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Edinburgh Fringe 2023

Nicola Macri: Single Entendre

Nicola Macri

Genre: Comedy, LGBTQIA, LGBTQIA+, One Person Show

Venue: Greenside @ Riddle’s Court


Low Down

In this one-woman solo comedy show, Australia’s Premiere Asexual comedian makes the case for de-sexualizing language.


Sleeping with someone. Thinking in the shower. Having a lovely hot sausage. Netflix and chill. Nicola Macri, known as Australia’s Premiere Asexual comedian (“which is to say, I’m not known”) outlines an entire day in terms that are used as sexual innuendo, without even trying. Over the hour, Macri takes us through the language of asexuality (“are you a plant?” ask nerds of the moniker), the language of innuendo (re: hot sausage), and the language of Love Shack to drive home her main point: language is too sexed up. 

The first part of the show is about what asexuality is and what it is not. For example, it is not a moral choice or a lack of drive or a response to trauma. Asexuality also come with its own sort of language, one Macri argues may be a little too hyperspecific. She runs off her classification within this vernacular, and when the audience is unable to follow, she says she’s glad because if we did understand “I’d be very uncomfortable with the amount of information that you have about me”. The second, and main part of the show is about how sex has infiltrated every part of our language and how impossible it is to carry on a conversation without having a double entendre or two. Every song, film, and book is filtered through the language of sex. Even love has been taken over, as lover and making love are sexual terms. Macri’s ideas on why this might be and why it ought to change are well formed, expertly explained, and pretty darn convincing.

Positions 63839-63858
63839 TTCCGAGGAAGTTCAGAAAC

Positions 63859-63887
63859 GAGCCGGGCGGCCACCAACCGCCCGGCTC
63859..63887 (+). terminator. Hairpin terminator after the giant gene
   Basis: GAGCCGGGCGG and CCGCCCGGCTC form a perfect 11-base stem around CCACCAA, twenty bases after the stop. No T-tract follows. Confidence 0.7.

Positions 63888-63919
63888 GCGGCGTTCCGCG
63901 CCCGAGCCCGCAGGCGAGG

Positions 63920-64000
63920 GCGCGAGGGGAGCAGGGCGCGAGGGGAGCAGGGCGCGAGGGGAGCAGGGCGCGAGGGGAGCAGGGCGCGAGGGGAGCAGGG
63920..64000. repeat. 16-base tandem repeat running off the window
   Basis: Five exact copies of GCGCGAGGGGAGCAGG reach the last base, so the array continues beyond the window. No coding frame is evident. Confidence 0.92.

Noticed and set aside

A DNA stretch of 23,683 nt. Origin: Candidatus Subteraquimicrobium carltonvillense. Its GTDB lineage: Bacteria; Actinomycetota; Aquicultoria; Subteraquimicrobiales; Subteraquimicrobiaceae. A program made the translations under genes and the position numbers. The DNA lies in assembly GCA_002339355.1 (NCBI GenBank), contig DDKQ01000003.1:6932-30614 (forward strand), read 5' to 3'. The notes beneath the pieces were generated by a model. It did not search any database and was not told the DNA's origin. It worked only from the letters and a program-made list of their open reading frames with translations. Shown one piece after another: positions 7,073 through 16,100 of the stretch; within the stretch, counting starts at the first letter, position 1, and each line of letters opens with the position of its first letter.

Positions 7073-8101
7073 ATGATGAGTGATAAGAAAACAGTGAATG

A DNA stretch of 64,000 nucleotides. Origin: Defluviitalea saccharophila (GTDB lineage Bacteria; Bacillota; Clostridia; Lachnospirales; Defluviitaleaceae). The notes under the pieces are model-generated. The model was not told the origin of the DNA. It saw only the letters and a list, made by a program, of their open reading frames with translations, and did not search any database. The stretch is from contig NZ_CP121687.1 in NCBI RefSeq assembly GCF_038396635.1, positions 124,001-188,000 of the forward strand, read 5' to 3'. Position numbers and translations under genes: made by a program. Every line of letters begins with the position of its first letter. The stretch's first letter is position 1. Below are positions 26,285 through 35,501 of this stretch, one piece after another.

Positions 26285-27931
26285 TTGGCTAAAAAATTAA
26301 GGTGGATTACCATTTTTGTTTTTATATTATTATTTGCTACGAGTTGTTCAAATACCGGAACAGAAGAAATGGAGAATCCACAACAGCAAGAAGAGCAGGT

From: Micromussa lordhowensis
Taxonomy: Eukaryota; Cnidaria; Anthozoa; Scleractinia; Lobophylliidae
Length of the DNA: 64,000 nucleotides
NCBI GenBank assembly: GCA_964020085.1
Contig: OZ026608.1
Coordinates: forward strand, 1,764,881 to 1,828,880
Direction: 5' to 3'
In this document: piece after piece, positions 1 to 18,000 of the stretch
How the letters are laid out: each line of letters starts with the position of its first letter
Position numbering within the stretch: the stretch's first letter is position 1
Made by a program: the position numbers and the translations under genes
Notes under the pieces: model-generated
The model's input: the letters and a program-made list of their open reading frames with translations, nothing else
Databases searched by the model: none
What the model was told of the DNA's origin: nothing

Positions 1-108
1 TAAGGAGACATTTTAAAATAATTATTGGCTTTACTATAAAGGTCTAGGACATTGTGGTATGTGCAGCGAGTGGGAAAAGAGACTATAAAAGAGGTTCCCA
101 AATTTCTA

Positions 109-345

Macri’s performance is warm and inviting, and although her arguments are made intelligently and with plenty of back-up, it never feels like a lecture as much as a chat with a pal who occasionally dances around as the Spectre of Sex, here to ruin every conversation with its ubiquity. She is natural and puts things in ways that are easy to understand, and even easier to laugh at, and you feel a gentle bit of world-expanding. It is difficult to do a solo show so packed with information without it turning into a TED talk, but Macri walks the tightrope admirably. In the final third, Macri argues that human communication is already hard enough without all the euphemisms, making her case with two fantastic food-based examples that are bound to feel familiar. 

If you know an asexual person and are not yourself, you will leave this show understanding them better. If you are an asexual person, you will nod and laugh and have a grand old time, as did a couple in the audience I was part of. And if you haven’t even heard of an asexual person, well, you probably need this show the most. One thing is for certain: once Nicola Macri opens your ears to how pervasive sexuality is in our everyday speech, you will not be able to stop noticing.